Oh yes, the age old AWS tradition of May Day. I’ve always understood the day to be a celebration of graduating seniors and a chance for alumnae to reconnect with the school. If there is some other meaning behind it or its creation, please feel free to chime in with your recollections. The pictures of each May Day court are displayed along the main corridor of Annie Wright in such a way that the historical importance of the event is evident to all who visit the school. After all the years gone by I venture to guess that the sheer uninterrupted May Day tradition is as much part of May Day’s aura as the actual event. The never ending line of photos displayed might be the strongest evidence in support of that.
There are a few ways to see yourself on one of those hallowed photos along the school corridor. The first way for me was to attend AWS as a kindergarten student. The photos posted above and below this article are the kindergarten students from the class of 1990 along with the May Day program for 1978 which lists all the K-2 students attending to the queen. What a hoot to look back and see how little we were. The kindergarten involvement with the May Day court is no longer part of the tradition, but it was for our class.
The next way to be part of the picture corridor is to be a graduating senior. Each class is preserved in the school halls for all posterity. Its as if the AWS institution is trying to say: If you don’t remember much about Annie Wright, she has been remembering you everyday since you left. In our school years we walked past those old photos almost daily. I think everyone can claim there are one or two that are their favorites. There is one that sticks out most in my mind. I cannot say for sure what year it was, but I think it was early 1900’s and it has a beautiful color tint to it. I can still picture it in my mind. I will be sure to go looking for it on my next visit.
As a student, I attended 13 May Days! In those days, it was always held on a Saturday and was considered mandatory attendance. I always understood it to be built into the school calendar to count as one of our state mandated number of school days, though again, I may be mistaken on that point. May Pole dresses, learning new songs to sing, and of course the ceremonial shout “I crown thee, Queen of the May!” are all things I remeber vividly about the event.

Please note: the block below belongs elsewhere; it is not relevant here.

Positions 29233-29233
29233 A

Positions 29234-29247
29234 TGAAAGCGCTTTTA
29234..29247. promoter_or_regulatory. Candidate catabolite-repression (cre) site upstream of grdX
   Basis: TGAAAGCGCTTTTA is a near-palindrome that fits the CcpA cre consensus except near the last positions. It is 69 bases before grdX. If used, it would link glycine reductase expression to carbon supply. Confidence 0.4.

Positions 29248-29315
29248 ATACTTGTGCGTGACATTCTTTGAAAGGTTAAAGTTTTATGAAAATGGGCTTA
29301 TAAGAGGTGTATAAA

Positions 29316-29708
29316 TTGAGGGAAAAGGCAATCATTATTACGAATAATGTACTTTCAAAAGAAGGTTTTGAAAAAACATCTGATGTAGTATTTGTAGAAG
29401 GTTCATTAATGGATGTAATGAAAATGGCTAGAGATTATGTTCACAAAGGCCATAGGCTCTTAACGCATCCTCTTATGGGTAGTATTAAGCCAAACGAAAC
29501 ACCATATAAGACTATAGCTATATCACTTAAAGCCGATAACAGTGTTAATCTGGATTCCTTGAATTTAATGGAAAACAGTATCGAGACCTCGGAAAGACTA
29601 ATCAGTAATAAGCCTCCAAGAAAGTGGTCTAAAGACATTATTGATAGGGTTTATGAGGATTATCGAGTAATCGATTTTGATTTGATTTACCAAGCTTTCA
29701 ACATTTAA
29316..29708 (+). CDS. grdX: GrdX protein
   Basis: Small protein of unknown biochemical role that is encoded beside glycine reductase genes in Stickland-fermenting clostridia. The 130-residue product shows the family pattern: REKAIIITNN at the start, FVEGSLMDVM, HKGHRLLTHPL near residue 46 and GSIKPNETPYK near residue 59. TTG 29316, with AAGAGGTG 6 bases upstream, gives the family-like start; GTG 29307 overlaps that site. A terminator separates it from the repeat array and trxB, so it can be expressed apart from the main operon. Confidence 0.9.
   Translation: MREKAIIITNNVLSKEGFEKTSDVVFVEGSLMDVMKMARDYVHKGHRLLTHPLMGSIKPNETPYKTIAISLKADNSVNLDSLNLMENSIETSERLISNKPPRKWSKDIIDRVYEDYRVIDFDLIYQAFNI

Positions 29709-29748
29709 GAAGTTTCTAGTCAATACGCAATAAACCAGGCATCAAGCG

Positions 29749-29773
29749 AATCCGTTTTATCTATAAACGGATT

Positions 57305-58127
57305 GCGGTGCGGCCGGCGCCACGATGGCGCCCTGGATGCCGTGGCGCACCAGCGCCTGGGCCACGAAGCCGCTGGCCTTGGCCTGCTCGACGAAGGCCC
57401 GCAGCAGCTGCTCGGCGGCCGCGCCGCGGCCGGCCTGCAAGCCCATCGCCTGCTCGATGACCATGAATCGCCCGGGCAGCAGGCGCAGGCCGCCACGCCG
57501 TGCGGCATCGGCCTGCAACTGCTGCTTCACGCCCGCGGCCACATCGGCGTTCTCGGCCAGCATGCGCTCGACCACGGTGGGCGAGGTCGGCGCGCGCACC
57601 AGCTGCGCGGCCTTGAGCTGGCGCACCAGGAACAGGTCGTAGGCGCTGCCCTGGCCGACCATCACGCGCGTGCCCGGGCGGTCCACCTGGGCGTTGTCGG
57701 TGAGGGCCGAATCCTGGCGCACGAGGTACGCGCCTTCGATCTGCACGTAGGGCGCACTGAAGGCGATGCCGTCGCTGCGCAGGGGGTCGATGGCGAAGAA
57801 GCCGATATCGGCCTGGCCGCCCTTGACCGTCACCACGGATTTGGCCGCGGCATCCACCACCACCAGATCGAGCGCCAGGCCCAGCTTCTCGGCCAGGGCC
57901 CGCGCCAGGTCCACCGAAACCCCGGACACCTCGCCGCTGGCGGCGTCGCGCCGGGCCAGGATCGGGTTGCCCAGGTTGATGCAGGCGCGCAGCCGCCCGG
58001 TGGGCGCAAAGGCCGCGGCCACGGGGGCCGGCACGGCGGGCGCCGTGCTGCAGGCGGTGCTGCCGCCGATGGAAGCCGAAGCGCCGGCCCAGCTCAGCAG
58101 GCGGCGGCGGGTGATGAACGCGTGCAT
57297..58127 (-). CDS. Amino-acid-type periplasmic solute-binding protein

I have to admit that I have not returned to AWS for a May Day celebration in 20 years. However, from a far, I get the sense that as the 20th century came to a close, May Day is not quite what it once was. It seems more casual – is now held on a Friday, the may pole dancers look like they are in “civies”, students are not wearing dress uniforms, and the dresses worn by the seniors are very scaled down. This is not to say that change is bad, in this case it is probably even appropriate. I am sure all the ways that May Day has changed has made AWS feel more welcoming to its current generation. As a returning alum I have no idea what it will be like to experience again. It will be interesting to see if it truly seems unchanged after 20 years or if it seems different and more reflective of a new generation. Quite possibly it will be a little of both.
I wanted to take a minute to ponder this tradition simply because it is something all studnets experienced at some point. As our reunion approaches, I have been making contact with classmates from all along my AWS journey. Even if you did not graduate from Annie Wright as a high school senior, you experienced May Day along the way. As we prepare to reunite 20 years later, May Day is the event that our reunion revolves around. I hope many of you can make it!